So we had to turn our car round and drive back up the peaceful but exceptionally bumpy and uncomfortable coastal road towards Zaporizhzhia, from where I am writing these words. The road trip from Kherson to Zaporizhzhia is now exacerbated by the fact that the Russians have blown up one of the causeway roads just west of Nikopol, approximately half way along the River Dnipro and opposite the Enerhodar nuclear facility that has caused so much controversy when the Russians occupied it at the beginning of the war and then started firing hypersonic missiles at the reactor casings. There is now a bumpy potholed catastrophe of a road to go round the causeway that was destroyed as a diversion, that adds about an hour and a half to the journey and does untold damage to the base of your vehicle.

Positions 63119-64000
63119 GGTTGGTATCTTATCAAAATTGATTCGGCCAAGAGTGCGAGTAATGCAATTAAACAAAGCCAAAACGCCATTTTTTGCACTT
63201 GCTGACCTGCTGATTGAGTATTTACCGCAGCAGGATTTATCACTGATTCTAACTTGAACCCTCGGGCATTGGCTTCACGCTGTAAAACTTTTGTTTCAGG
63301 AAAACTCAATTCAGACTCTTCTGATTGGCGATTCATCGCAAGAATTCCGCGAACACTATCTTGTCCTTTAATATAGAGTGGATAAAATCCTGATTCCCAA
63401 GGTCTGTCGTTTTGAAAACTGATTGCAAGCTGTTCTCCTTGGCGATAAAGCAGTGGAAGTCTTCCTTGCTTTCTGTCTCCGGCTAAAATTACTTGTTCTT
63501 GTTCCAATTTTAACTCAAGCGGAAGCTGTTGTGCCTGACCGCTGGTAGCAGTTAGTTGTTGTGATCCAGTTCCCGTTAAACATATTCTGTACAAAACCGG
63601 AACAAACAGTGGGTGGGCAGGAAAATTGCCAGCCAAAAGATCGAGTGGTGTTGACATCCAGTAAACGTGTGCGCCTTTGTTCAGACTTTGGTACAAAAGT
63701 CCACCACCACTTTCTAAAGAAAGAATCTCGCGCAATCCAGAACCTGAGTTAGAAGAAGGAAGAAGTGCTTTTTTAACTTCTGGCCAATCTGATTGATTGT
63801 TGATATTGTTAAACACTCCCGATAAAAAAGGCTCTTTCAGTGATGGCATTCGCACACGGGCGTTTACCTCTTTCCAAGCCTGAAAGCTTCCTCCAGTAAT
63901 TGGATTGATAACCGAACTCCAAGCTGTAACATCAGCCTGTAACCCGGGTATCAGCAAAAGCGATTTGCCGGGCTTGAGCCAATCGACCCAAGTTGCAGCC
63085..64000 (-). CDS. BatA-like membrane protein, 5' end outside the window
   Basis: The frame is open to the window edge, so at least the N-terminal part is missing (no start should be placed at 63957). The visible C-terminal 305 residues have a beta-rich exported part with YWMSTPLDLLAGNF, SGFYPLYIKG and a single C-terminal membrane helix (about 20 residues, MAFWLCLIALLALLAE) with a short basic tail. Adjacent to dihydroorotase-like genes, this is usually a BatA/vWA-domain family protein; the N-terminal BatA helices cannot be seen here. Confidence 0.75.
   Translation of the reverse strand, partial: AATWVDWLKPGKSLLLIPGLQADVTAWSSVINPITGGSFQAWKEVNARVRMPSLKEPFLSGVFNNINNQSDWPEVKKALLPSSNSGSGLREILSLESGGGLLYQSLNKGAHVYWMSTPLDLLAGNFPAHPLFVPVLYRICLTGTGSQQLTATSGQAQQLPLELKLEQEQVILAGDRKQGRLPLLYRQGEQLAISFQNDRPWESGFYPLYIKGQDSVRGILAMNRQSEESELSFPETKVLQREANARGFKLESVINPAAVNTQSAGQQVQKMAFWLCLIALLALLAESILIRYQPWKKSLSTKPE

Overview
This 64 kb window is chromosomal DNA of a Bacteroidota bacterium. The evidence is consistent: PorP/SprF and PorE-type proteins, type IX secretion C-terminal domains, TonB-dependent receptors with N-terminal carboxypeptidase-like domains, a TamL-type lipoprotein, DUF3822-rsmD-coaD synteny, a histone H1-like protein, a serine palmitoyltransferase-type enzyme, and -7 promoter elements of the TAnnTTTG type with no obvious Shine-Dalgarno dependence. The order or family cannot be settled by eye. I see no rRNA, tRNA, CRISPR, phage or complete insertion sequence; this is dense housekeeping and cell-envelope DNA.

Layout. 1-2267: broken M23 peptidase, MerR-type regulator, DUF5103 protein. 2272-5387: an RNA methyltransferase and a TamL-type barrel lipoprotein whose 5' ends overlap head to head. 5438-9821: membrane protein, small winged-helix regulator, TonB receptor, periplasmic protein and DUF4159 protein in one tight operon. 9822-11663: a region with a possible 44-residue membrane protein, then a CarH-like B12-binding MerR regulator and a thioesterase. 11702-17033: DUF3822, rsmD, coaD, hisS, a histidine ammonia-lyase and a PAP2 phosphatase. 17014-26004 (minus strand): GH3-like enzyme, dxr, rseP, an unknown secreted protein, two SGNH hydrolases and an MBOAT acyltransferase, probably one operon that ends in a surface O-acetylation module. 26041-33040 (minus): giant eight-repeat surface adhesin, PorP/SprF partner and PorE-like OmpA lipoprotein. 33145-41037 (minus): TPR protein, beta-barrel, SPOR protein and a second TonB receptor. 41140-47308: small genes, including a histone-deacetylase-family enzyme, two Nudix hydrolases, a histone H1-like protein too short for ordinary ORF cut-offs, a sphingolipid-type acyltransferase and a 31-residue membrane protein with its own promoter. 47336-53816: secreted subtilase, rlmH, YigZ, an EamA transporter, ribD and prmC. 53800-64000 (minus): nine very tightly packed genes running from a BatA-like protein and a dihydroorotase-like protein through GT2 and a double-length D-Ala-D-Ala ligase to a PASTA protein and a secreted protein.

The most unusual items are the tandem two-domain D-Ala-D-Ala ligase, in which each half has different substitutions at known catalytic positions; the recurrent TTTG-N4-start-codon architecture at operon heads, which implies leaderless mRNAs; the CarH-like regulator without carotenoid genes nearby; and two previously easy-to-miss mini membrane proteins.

So I got to see NIkopol, the city opposite the Enerhodar facility, and again although there are reports of its being extremely dangerous and under constant artillery bombardment these reports appear not to be true at the current time. Nikopol is entirely at peace although it feels washed out with people - they have all left - and it is a ghastly crumbling Soviet dump of a place in which the Soviet central planners clearly got out some rulers and drew lines all over the place without thinking what they might actually build between the wide boulevards they were planning from their distant offices in Moscow. Nikopol is deathly boring, and there is no reason to go there save to take an illicit photograph of the Enerhodar nuclear facility opposite. You’re not really supposed to go up to the promenade by the waterfront in Nikopol, but if you step over the razor wire then nobody is there to stop you and casual war tourism taking photos of the Russian-occupied row of nuclear reactors across the water is not prevented. The image of those reactors has become a recurrent symbol of the war, and I wanted to see them for myself. Then we got out of Nikopol as quickly as we could, and continued the laborious but essentially hassle-free drive up to Zaporizhzhia.